Parents prepare for Georgia back-to-school

Parents prepare for Georgia back-to-school

July 29th, 2012 by Associated Press in News

Georgia tax holiday

When: Aug. 10-11

What's eligible: General school supplies, clothing worth $100 or less and computers and computer accessories

Tennessee tax holiday

When: Friday-Sunday

What's eligible: Clothing (individual items priced $100 or less); school supplies (other than computer supplies. Individual items priced $100 or less); computers ($1,500 or less, but not individual parts or software)

ATLANTA - For the first time since 2009, Georgia will offer shoppers a tax holiday on back-to-school goods next month.

The back-to-school shopping season is among the busiest of the year, taking a back seat only to Christmas, according to the Atlanta Journal-Constitution. The National Retail Federation estimates that parents with schoolchildren will spend about $690 on clothes, electronics and school supplies. That is an increase of $85 from last year's average.

In Georgia, the tax holiday on Aug. 10-11 suspends the sales tax on general school supplies, clothing worth $100 or less and computers and computer accessories.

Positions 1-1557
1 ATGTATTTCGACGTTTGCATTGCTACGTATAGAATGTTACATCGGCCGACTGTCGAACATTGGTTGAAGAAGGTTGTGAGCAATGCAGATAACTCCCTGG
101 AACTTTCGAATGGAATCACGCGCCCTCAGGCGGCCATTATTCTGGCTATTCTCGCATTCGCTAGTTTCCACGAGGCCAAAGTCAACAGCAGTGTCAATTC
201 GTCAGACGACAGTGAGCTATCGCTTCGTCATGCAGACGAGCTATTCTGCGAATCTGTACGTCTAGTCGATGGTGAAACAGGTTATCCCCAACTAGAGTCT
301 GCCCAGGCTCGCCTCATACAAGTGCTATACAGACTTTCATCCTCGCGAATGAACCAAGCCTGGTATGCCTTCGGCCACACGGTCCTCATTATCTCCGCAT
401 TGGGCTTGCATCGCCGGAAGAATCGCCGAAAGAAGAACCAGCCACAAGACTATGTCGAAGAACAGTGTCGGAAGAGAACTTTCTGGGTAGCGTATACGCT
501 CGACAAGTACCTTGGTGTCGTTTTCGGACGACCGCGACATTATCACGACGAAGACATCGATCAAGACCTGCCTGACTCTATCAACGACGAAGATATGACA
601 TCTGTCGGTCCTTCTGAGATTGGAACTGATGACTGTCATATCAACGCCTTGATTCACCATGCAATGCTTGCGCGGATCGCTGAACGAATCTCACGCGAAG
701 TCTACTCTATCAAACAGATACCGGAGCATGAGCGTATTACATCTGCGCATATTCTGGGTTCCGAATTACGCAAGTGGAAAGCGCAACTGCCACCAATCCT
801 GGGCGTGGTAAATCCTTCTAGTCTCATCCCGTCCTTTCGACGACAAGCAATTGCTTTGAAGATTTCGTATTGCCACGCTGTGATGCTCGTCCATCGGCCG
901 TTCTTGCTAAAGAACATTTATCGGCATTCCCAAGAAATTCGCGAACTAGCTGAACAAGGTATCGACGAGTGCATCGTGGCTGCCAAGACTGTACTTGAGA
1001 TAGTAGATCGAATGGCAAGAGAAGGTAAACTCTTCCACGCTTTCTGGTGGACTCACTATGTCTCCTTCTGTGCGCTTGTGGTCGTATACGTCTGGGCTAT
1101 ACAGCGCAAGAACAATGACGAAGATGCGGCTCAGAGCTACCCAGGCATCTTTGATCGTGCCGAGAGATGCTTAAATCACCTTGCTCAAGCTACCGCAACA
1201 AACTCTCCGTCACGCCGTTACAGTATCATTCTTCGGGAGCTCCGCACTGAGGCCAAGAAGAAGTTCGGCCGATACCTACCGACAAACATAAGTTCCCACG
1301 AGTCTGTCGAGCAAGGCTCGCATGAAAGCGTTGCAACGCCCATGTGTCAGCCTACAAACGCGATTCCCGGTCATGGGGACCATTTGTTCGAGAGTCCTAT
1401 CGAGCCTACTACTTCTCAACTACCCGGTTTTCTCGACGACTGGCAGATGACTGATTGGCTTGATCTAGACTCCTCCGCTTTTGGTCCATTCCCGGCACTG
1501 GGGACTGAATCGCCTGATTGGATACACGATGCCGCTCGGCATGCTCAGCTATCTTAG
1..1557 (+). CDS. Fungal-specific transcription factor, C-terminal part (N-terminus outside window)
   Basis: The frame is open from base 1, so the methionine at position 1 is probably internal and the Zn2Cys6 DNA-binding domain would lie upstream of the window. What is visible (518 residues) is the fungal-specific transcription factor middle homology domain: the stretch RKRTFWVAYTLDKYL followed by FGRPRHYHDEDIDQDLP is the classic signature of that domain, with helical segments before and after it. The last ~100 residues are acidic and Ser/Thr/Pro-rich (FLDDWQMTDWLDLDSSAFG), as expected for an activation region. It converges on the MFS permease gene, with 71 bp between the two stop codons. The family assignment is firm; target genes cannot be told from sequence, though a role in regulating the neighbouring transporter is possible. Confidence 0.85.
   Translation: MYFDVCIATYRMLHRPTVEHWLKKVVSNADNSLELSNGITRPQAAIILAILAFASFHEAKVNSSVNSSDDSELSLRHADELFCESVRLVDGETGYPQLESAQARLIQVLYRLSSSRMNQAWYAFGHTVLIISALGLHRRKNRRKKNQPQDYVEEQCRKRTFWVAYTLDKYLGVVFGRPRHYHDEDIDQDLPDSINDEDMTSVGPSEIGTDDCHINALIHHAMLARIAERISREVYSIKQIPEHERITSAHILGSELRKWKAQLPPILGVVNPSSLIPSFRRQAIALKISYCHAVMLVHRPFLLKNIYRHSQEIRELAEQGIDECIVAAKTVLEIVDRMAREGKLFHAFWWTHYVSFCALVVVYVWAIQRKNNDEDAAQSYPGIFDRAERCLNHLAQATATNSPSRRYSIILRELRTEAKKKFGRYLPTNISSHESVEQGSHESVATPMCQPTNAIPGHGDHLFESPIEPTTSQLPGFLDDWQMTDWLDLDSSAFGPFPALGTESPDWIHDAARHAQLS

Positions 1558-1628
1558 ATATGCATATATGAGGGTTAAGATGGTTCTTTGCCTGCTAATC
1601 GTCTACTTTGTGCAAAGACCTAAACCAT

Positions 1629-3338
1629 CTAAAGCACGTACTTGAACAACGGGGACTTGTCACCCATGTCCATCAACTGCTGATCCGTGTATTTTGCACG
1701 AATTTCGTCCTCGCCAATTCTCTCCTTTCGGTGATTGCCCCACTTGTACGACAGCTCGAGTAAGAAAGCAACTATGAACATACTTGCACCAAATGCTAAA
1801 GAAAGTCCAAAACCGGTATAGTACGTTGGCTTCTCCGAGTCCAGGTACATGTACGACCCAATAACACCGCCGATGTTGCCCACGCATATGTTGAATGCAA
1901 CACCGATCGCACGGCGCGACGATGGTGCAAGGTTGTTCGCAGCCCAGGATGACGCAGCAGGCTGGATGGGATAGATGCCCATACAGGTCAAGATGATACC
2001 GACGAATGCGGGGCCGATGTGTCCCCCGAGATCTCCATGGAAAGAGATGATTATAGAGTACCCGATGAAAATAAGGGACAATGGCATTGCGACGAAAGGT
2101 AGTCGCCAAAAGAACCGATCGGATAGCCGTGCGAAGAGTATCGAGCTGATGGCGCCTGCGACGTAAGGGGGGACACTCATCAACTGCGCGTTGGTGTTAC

Amy Hemphill, who lives in Gainesville, said she plans to shop during the tax holiday even though her son, a high school senior, will return to school before it starts.

"I'll let him get through a week and get some things then," she said.

Georgia first offered a two-day sales tax holiday timed for the back-to-school season in 2002 along with another tax holiday earlier in the year. It eventually evolved into a four-day event. State leaders ended that tradition during the last recession as Georgia's tax revenue plunged. The sales tax holidays were reinstated this year by Gov. Nathan Deal and state lawmakers, including legislators who said Georgia businesses were losing back-to-school sales to stores in neighboring states that offer tax holidays.

Darryl Peck, a retailer with the PeachMac chain that sells Apple computers and other devices, said the back-to-school season is bigger than even the deluge of shopping that happens on the Friday after Thanksgiving. He said compressing the sales tax holiday into two days will mean the volume of shoppers in his stores will be heavier than at the start of the Christmas shopping season.

This year's shopping season could be difficult for stores, said Marshal Cohen, chief retail analyst for NPD Group. He said shoppers are more likely to wait until after school has started to do their buying and may shop at different stores over several months. He said a tax holiday could encourage customers to shift the timing of their spending.

Some stores are offering special sales during the sales tax holiday to boost sales. Other retailers are reminding their customers about the holiday.